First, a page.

Does Girsky’s experience make him incapable of living up to Obama’s high moral standards? Technically, no. Like Tom Daschle before him, Girsky is clearly a lobbyist, though he’s not registered as one (the de facto bright line rule for Obama). But having been paid by the UAW within months to advise them on bailout strategy, he’s also clearly not going to live up to the “no work on regulations or contracts directly and substantially related to their prior employer for two years” standard. And if he is appointed as Car Czar, it’s safe to say that he will be guiding regulations and money disbursements that are “substantially related” to the work he has been doing for the UAW.

But as with so many political decisions, the choice of a Car Czar will likely be decided on the lesser of two evils. After all, Girsky may be steeped in the cozy relationships between GM management, the UAW and the government, but at least he has industry experience. Steven Rattner of Quadrangle Group has also been named as a possible czar, but as Newsweek reports, his main qualifications appears to be as a Democratic fundraiser (he is married to the National Finance Chairwoman of the DNC) and media-elite insider. Sure he covered energy and economy beats at the NY Times back in the day, but there’s little to indicate that he would make an especially good Car Czar.

Meanwhile, for all of Girsky’s industry connections, some of his ideas are decidedly TTAC-ish. Like when he got AN Executive Editor Edward Lapham‘s collar up by suggesting [sub] that the Detroit Three might need to cut as many as 70 percent of its dealerships. He even seems to cause some consternation among his UAW employers, based on this post at Salon. And that might just indicate the kind of experience and perspective that Obama’s team clearly needs. After all, his Climate and Energy Czar Carol Browner told Automotive News [sub] at the DC Auto Show that there are “lots of clean cars out there and options for the consumer.” You know, because the OEMs say so.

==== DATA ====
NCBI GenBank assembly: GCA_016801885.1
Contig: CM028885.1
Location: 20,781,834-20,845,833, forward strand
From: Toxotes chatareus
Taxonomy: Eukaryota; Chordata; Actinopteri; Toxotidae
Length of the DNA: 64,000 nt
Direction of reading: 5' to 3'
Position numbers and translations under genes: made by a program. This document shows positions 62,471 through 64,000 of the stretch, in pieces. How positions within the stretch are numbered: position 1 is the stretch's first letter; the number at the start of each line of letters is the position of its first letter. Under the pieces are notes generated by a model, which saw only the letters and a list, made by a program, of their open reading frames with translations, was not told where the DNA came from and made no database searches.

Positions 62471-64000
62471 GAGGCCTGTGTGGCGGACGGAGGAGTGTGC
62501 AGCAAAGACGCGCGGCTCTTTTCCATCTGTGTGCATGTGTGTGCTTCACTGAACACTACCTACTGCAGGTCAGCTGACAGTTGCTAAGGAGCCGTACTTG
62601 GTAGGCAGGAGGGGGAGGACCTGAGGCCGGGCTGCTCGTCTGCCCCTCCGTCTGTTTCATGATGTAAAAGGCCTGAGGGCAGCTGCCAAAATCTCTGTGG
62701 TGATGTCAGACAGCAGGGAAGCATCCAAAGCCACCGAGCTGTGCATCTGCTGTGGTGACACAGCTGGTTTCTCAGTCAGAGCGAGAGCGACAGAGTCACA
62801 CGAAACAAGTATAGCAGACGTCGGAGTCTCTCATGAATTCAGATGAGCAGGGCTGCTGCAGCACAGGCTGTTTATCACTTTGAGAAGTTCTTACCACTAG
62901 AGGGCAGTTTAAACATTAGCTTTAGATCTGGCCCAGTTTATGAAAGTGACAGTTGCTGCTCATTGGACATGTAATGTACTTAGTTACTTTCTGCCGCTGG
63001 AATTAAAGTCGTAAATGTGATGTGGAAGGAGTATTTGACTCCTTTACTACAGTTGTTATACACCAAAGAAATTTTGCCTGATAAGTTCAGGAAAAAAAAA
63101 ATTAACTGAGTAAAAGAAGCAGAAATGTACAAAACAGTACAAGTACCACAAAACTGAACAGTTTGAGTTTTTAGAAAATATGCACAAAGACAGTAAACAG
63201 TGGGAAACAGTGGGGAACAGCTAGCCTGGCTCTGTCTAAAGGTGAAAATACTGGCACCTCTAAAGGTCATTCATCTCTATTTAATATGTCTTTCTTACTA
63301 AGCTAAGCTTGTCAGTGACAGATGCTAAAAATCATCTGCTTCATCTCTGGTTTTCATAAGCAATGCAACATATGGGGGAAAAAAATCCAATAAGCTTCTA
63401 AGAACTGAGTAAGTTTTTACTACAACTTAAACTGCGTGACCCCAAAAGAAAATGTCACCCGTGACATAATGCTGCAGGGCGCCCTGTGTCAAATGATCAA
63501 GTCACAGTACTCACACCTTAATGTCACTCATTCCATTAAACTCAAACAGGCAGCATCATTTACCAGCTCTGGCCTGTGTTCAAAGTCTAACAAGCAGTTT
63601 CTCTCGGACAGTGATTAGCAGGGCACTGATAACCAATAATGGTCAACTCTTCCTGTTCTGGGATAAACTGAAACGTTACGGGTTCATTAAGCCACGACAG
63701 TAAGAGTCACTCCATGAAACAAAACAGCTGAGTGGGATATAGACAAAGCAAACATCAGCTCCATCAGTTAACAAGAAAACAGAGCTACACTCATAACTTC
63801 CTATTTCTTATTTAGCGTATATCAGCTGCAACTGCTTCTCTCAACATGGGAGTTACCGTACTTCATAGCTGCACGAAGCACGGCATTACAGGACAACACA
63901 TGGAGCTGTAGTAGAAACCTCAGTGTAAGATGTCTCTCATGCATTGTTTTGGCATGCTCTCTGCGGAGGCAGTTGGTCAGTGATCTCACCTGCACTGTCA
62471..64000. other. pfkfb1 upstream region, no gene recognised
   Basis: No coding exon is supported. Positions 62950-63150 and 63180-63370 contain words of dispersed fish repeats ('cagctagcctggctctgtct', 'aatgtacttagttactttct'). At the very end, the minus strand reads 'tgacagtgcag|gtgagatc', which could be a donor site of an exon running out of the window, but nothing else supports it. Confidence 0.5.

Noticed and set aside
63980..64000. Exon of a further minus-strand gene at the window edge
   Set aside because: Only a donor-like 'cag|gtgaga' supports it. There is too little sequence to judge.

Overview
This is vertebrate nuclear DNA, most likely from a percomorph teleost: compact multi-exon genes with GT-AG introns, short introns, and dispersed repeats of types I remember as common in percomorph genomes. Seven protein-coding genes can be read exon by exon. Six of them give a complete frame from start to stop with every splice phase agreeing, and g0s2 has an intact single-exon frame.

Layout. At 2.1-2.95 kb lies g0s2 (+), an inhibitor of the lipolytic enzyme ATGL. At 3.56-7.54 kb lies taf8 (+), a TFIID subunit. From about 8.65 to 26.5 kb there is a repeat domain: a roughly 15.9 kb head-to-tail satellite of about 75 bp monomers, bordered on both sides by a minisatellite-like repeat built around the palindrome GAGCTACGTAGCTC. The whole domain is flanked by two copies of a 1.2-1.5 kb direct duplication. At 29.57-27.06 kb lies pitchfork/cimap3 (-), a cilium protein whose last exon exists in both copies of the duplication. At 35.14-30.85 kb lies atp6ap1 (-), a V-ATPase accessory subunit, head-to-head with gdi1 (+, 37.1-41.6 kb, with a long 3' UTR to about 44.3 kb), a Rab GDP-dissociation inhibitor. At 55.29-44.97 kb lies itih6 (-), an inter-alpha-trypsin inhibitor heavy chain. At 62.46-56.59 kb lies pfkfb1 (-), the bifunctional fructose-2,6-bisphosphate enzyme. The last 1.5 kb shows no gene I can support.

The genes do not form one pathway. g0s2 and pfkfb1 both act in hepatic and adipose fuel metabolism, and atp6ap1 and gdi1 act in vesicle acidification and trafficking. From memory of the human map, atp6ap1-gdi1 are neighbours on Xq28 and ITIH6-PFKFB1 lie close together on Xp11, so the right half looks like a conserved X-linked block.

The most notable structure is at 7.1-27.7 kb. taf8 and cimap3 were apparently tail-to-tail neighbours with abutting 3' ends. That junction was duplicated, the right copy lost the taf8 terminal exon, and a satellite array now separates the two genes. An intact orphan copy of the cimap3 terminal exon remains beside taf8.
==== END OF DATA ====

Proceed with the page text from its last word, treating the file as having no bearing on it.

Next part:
Meanwhile, it seems that nothing will stop or slow the rolling tide of money that is about to slosh into the automotive industry. $2b worth of battery research money is said to be going into the forthcoming stimulus package, and the Senate just approved an amendment to the stimulus bill which would make auto loan interest and state sales taxes deductable from federal taxes. Whether Girsky or Rattner is appointed as Car Czar won’t likely make much of a difference in terms of the amount of money that will be funneled into the industry over the following years. The crucial distinction is whether experience is worth the possibility of a conflict of interest.

Obama’s strict ethical standards are admirable, but if his options for Car Czar are between an industry insider who defines the term “revolving door” and a candidate who is being considered solely due to his political connections, something has clearly gone wrong. I’m not sure this kind of compromise is what people had in mind when they voted for “change we can believe in.” But in this familiarly frustrating choice, at least Girsky has a record of taking stands on crucial issues facing the industry. If he can publicly explain his recent UAW dealings in a way that passes Obama’s muster, Girsky may actually be the least of the available evils.